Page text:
alexa Hepatic Hydatid Cyst|OMICS International|Journal Of Neurology And Neurophysiology

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Hepatic Hydatid Cyst

Liver is the most common site of hydatid cyst formation. Hydatid cysts of the liver exert pressure on the surrounding parenchyma, and in approximately one-fourth of the cases, due to higher pressure in the cyst, the cysts eventually leak into small bile ducts or perforate into large ones. The most common complication of hydatid cyst of the liver is spontaneous rupture into the biliary tract with biliary obstruction being reported to occur in 5% to 17% of cases. Intrabiliary rupture occurs into the right duct in 55-60% of cases, into the left duct in 25- 30% and rarely into the confluence or gall bladder. A case of a hydatid cyst of the liver which ruptured spontaneously into the common hepatic duct resulting in jaundice and cholangitis which resolved following endoscopic papillotomy and endoscopic clearance of the membranes from the common bile duct. Obstructive jaundice occurs when cyst elements empty into the biliary tree. Rupture is most likely to occur in centrally located cyst with a high intracystic pressure up to 80 cm H2O. According to Lewall and McCorkell the cyst rupture can occur in three clinical forms: contained, communicating and direct.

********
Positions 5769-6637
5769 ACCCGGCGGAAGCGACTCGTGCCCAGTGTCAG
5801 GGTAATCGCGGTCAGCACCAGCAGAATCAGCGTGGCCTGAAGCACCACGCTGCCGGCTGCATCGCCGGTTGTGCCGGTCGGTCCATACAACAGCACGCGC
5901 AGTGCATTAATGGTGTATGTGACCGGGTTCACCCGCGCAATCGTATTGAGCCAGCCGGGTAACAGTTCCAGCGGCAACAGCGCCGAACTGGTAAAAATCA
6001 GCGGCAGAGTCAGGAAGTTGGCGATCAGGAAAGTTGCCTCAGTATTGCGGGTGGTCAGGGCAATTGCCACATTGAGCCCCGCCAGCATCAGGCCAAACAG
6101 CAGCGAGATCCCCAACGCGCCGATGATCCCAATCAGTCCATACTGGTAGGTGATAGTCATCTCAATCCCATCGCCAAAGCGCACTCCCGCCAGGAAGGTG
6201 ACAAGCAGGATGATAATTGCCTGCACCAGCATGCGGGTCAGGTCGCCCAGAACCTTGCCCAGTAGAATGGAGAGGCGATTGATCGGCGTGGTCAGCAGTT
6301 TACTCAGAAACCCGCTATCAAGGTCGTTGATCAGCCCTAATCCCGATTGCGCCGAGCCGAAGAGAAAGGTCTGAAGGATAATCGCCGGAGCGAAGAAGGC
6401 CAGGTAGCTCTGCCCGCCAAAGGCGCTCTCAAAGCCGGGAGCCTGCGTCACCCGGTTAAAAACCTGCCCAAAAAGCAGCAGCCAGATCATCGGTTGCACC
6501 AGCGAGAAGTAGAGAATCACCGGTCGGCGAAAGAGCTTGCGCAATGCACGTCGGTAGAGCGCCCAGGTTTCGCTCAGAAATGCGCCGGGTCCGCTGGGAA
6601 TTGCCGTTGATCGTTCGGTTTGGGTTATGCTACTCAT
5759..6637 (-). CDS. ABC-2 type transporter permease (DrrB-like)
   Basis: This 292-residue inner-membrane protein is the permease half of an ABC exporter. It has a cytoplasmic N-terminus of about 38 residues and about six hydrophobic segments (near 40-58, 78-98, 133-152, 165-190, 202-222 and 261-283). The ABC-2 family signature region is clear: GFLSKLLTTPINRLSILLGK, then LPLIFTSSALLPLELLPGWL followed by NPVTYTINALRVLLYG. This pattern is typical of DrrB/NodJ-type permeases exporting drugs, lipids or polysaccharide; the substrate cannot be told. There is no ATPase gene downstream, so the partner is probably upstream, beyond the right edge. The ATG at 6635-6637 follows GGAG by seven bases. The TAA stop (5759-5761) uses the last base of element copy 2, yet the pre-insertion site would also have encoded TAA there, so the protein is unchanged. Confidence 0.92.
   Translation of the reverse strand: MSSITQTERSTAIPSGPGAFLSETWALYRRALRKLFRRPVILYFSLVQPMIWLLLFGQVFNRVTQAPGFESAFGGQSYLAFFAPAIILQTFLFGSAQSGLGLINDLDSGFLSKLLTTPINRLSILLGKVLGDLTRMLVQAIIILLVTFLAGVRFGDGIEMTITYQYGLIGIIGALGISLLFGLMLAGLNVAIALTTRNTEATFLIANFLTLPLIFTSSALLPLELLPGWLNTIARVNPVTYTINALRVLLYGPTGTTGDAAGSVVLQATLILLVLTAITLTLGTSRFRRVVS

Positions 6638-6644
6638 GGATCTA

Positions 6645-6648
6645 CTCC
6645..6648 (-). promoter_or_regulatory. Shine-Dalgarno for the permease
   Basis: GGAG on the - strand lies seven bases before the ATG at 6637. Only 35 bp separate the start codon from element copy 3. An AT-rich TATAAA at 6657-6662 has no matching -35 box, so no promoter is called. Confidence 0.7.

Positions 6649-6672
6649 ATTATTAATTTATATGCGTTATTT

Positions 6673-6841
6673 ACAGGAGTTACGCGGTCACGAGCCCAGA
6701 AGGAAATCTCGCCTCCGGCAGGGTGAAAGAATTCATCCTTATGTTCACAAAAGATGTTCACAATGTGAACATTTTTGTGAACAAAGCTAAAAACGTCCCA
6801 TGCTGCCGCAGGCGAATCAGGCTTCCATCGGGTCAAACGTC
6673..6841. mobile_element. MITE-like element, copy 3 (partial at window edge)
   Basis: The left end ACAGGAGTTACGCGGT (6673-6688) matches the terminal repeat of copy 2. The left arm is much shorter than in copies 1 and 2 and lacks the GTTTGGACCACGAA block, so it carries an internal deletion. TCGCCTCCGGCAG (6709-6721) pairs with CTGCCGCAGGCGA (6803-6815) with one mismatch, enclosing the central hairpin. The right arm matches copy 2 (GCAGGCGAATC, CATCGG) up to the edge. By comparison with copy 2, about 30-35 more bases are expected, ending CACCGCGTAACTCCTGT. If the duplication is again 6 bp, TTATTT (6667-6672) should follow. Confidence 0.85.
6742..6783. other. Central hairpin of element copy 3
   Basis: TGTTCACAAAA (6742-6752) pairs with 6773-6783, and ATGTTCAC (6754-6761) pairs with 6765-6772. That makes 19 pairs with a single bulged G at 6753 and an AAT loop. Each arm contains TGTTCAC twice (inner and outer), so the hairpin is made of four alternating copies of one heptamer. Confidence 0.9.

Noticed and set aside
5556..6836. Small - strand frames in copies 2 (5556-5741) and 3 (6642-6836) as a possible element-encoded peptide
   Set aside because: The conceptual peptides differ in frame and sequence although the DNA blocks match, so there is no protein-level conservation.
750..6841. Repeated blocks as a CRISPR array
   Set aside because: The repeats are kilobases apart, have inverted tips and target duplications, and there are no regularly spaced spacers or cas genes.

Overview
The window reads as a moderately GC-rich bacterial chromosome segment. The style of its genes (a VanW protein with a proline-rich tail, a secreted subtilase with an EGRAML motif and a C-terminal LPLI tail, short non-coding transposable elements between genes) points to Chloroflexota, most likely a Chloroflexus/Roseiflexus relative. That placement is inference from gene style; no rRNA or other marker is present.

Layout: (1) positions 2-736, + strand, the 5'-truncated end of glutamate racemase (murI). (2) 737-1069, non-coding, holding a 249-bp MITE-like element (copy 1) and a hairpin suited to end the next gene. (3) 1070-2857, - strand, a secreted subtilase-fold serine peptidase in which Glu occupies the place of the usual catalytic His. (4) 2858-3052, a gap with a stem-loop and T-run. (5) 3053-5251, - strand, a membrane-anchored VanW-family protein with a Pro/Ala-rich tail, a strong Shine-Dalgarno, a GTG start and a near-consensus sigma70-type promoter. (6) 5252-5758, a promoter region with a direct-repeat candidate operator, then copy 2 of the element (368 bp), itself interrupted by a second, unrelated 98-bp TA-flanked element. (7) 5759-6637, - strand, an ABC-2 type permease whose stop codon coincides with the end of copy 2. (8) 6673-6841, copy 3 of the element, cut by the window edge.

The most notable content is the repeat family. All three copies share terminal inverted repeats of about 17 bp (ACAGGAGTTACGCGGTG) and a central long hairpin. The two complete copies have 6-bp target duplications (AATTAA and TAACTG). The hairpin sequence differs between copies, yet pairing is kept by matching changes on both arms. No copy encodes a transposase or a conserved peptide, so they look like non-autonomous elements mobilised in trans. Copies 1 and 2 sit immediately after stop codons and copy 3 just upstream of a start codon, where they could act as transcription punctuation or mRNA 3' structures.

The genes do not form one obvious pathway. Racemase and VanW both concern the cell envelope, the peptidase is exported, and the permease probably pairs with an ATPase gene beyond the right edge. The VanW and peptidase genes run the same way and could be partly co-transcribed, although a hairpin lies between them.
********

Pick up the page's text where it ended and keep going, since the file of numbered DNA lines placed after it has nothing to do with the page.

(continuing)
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Last date updated on July, 2014

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